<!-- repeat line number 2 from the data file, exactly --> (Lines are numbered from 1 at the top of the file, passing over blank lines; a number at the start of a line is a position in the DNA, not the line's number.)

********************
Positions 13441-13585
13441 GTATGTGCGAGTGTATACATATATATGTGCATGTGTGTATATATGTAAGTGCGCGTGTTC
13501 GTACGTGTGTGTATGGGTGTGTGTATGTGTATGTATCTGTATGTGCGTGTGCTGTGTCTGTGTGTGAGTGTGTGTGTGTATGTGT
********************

13441 GTATGTGCGAGTGTATACATATATATGTGCATGTGTGTATATATGTAAGTGCGCGTGTTC